Larga mano addresses long range distance, i. e., when the opponents cannot reach each other without a decent step forward. The phrase is similarly used in Filipino Escrima and there are complete Escrima styles which only practise larga mano. Some of our larga mano training concepts and exercises are inherited from Escrima, however, there is a difference in the techniques. Largo mano Escrima is usually practised with a stick of about 80 cm length which is assumed to be a proxy for the kampilan. The kampilan is a single edged sword with a grip for two hands, but it is light enough to be wielded with a single hand. In fact, the typical larga mano techniques are performed with just one hand to increase the reach, and two handed techniques are mostly only used to finish off an opponent who has already been disarmed by strikes to the hand. Because the medieval longsword is longer and heavier than the kampilan, we practise all larga mano techniques with twohanded grip.
While larga mano Escrima is traditionally practised with wooden sticks, we use padded longswords, which allow to apply more power and speed in the strikes to the hands. Alternatively, wooden longswords and kendo gloves can be used, which requires more care to keep head and body out of the opponent’s reach.
The numbering of strikes is basically the same as for cerrada (cf. chapter 2), however, the low strikes (number 3 and 4) may be tilted diagonally upward and not exactly horizontal like in cerrada. Thus, the strikes are as follows:
Note that most Escrima styles discriminate five strikes (school of cinco terros), where the fifth is a thrust, but the numbering of 1–4 is different between styles.
The larga mano strikes are performed in long reaching swings with the point behind the body at the start and end of a strike. This is very different from the more compact cerrada strikes, which start from a block position and end with the blade in front of the body
In the exercises listed below, strikes are denoted by the number and steps are indicated by an arrow: ↑ means a forward step and ↓ means a backward step. For a step with the left foot, the arrow is to the left of the number, and vice versa. There are also sliding steps where first the rear foot moves half a step close to the front foot and then the front foot moves forward half a step, so that at the end the body has moved one step forward with still the same foot in front. This is denoted like _{↑}1^{↑}.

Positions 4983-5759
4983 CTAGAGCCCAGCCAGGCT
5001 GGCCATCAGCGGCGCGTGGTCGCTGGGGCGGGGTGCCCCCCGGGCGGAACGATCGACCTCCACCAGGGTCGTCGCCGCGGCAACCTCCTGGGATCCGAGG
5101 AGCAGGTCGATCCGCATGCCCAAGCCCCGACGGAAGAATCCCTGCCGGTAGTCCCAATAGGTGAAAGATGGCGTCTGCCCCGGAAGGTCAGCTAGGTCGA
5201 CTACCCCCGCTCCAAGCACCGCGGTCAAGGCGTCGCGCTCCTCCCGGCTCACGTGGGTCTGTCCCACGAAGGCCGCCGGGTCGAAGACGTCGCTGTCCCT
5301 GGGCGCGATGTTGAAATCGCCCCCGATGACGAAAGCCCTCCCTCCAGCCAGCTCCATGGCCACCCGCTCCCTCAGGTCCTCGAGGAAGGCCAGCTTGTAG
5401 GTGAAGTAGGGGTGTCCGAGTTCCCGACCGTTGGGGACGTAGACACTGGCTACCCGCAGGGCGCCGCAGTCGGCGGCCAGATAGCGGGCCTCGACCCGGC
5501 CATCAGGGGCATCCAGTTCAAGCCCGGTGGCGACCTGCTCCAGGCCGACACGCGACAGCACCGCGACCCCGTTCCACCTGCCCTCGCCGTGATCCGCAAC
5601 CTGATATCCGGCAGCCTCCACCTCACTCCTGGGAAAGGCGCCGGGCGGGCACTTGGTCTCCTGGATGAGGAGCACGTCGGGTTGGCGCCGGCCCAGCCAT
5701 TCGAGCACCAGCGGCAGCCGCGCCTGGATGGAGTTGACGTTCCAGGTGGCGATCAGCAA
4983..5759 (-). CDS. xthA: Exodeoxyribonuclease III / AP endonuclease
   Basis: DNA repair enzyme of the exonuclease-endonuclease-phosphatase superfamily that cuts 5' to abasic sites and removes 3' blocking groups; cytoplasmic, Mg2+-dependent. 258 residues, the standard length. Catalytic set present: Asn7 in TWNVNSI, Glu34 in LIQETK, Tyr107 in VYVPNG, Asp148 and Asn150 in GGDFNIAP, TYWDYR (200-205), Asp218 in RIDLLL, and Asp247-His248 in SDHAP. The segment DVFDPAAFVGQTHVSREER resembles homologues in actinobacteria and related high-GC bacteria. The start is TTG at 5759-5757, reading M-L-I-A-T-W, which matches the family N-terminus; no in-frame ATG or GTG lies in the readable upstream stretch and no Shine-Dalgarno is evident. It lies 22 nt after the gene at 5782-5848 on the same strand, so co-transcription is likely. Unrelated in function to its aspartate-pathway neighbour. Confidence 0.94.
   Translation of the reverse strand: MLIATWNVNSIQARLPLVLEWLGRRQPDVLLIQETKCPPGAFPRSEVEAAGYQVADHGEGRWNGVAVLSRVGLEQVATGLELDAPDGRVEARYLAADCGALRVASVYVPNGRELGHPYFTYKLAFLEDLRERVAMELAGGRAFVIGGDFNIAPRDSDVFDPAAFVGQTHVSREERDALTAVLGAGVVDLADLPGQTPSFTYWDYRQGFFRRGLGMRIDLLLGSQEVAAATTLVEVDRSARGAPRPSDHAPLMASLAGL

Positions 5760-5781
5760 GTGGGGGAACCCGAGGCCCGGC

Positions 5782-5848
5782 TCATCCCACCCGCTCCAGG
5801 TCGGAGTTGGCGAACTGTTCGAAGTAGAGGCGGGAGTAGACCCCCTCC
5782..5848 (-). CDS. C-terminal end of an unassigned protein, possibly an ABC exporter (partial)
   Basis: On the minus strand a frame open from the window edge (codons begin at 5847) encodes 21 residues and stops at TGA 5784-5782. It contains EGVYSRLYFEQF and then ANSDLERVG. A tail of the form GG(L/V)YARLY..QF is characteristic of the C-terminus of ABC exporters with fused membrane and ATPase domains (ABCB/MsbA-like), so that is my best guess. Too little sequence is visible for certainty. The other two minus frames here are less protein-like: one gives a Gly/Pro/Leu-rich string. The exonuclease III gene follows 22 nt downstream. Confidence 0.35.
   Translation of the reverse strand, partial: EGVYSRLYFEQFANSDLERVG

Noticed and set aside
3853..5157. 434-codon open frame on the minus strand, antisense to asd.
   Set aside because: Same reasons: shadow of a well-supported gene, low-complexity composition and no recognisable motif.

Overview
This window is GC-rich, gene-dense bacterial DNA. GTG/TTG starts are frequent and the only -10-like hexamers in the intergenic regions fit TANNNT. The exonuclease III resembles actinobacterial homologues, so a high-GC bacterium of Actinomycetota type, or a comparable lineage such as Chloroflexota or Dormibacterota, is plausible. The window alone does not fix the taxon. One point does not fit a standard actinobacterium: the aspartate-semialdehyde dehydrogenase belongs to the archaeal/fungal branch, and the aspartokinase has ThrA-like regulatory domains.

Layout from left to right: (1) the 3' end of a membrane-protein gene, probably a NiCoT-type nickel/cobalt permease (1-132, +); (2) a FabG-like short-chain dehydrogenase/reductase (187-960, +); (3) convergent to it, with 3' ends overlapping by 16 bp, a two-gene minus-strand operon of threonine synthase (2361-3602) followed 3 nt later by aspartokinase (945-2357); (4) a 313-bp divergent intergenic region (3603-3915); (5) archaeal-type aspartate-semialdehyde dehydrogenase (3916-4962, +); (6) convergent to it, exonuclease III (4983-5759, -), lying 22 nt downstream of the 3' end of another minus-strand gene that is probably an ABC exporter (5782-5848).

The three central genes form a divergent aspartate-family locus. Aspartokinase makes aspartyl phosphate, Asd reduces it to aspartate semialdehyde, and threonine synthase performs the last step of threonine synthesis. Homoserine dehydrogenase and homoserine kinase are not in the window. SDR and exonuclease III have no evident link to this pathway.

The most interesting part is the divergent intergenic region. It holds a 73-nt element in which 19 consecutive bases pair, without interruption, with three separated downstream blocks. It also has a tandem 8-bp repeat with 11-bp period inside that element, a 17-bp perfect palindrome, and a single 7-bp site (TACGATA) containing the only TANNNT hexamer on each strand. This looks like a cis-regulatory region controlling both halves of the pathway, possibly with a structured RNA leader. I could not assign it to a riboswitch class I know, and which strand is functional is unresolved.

Four steps forward, four steps back:

Partner A steps forward several times and with each step strikes to the head or body of partner B with the denoted strikes. At the same time that A steps forward, B steps back to keep his head and body out of reach and strikes to the hands of A. The angle of these counter strikes is not prescribed (as number 1, 2, 3, 4), but rather free and B should experiment which angles are most efficient to hit the opponents hands while keeping his own head and body (and hands) save. However, like the attack strikes, the defense strike has always to be in line with the body turn due to the stepping. E. g., if the left foot steps backward, the body turns to the left and thus the strike has to be from right to left.
Here the direction of the counter strike is against the direction of the attacking strike. Both partners start with the left foot in front, as indicated by the symbols before the colon.

The sequence is repeated ad libitum with roles reversed each time.
Here the direction of the counter strike is the same as the direction of the attacking strike. Partners start with different feet in front, as indicated by the symbols before the colon. The last (5th) attack strike is a low number 3 to the leg. While the attacked leg steps back, the counter strike is a long reach strike to the top of the head, a little bit pushed like a kendo strike. This is called a Scheitelhau in the terminology of Liechtenhauer’s Meisterhaue (cf. 4.2).

Note that A ends up with the right foot in front and B with the left foot in front, so that they can repeat the sequence with reversed roles.